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‘Local’ casinos touted as industry model

Sep 23, 2003 7:59 AM

Local casinos "get it" and, as a result, are making an impact on the big casino resort monoliths that brighten the Las Vegas Strip each night.

"Food and beverage drives local business," said Greg Shay, president and CEO of Venture Catalyst, which runs the Barona Valley Ranch Resort and Casino near San Diego.

"Players look at food as fuel and aren’t looking for the great dining experience," Shay said during a panel discussion last week at the Global Gaming Expo. "They want to eat quality fast food and that’s what we give them, along with the best in service."

Food was also the main item of attraction cited by Jonathon Swain, the chairman and CEO at Santa Fe Casino, located near the Nellis Air Force Base and Las Vegas Motor Speedway.

"It is No. 1 at Santa Fe, our top advertised and marketed item," Swain explained. "In a locals environment, your best customers



need to be recognized. I sign people for our slot clubs every day. When I was at the Trop, I might have done that once a year."

Swain said the secret to the success of Santa Fe and the sister Stations venues is the company ability to hire exceptional database managers.

"If your database manager isn’t as smart as the casino manager, your place is dead," Swain said. "We generate 75 percent of our slot revenue from seven or eight zip codes. We look at the value of our guests over a five-year period, not just one visit."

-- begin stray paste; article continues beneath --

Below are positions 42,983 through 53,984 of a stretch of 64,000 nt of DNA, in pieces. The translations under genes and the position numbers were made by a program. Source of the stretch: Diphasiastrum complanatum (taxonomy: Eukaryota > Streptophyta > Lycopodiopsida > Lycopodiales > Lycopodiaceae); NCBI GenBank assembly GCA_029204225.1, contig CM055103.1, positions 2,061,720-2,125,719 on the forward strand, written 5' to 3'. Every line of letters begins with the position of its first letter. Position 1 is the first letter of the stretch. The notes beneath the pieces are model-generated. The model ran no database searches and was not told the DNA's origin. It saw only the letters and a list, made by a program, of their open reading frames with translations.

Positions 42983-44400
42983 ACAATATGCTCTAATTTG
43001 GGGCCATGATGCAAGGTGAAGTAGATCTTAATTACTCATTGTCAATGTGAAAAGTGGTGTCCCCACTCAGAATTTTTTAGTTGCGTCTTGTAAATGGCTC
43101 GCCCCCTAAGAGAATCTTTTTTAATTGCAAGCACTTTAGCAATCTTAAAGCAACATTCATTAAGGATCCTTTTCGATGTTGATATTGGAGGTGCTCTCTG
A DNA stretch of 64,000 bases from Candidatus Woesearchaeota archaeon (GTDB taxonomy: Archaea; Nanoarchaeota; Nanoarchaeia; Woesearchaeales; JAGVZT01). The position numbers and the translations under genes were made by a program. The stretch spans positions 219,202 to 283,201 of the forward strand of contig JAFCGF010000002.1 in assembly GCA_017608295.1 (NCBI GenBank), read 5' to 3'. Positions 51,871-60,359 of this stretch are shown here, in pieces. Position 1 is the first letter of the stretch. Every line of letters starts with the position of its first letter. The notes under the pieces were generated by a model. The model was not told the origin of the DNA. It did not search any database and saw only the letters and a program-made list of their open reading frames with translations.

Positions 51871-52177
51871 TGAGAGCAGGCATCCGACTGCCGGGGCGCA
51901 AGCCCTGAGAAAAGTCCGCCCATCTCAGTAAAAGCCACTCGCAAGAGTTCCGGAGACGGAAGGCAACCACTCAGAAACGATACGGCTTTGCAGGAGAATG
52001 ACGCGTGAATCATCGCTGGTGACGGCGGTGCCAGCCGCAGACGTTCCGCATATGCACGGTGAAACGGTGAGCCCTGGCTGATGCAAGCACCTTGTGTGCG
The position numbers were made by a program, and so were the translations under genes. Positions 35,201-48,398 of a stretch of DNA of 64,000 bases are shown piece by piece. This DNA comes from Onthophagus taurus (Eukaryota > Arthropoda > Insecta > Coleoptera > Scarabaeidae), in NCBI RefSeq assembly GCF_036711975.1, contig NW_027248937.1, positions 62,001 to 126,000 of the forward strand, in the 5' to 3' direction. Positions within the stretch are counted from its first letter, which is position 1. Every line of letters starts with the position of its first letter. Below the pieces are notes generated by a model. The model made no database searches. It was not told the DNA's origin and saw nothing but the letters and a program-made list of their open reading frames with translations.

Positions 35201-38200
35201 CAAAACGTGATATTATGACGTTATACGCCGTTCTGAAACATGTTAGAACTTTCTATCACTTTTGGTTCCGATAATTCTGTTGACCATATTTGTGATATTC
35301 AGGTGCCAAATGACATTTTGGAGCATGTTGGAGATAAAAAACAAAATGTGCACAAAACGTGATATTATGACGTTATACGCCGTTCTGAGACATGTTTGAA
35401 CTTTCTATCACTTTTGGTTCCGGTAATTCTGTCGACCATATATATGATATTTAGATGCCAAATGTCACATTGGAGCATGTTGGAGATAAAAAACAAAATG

Swain said that local casinos like Santa Fe avoid the huge Las Vegas shows, instead concentrating on amenities such as bowling alleys and movie theaters.

"The fact we have smoking areas in our casino gives us a competitive edge of the Las Vegas casinos," Swain said. "We couldn’t afford to lose that customer base. It’s also essential to get to know your customers on a personal basis. You wouldn’t believe how people respond when they are known on a first name basis."

Shay has taken the personal approach one step further at Barona, utilizing rolling carts to serve customers food while they are playing.

"Nobody in Nevada is doing that," Shay said. "We don’t make people leave seats to eat. We bring the food to them. Now, we have to work on a way they won’t have to leave the machine to go to the bathroom."

The Barona resort competes with four other San Diego area casinos, so marketing becomes key to winning the customer. Shay explained that service is the way to make players want to drive the extra distance to his resort.

"People within 40 to 50 miles are passing two casinos to come to Barona Valley Ranch, and we aren’t that easy to find," Shay said. "It’s all about service. We are 100 percent cashless, so players never have to leave the game. We give customers old time Vegas service. If a jackpot pay time is longer than four to five minutes, we have failed as a property."

Swain and Shay agreed that local casinos should send their players to the major Las Vegas resorts as part of promoting their own product.

"Promotions drive customers," Swain said. "Vegas wants customers and they want to know our database," he said. "By working with the other companies and taking advantage of golf packages, we are helping ourselves and making our customers happy."

"We put an ad in the L.A. Times to stay at our casino and threw in two free tickets to Del Mar as a package," Shay said. "The promotion was a huge success. It’s all about treating people well and both Thomas and myself are fortunate to be working in such great environments."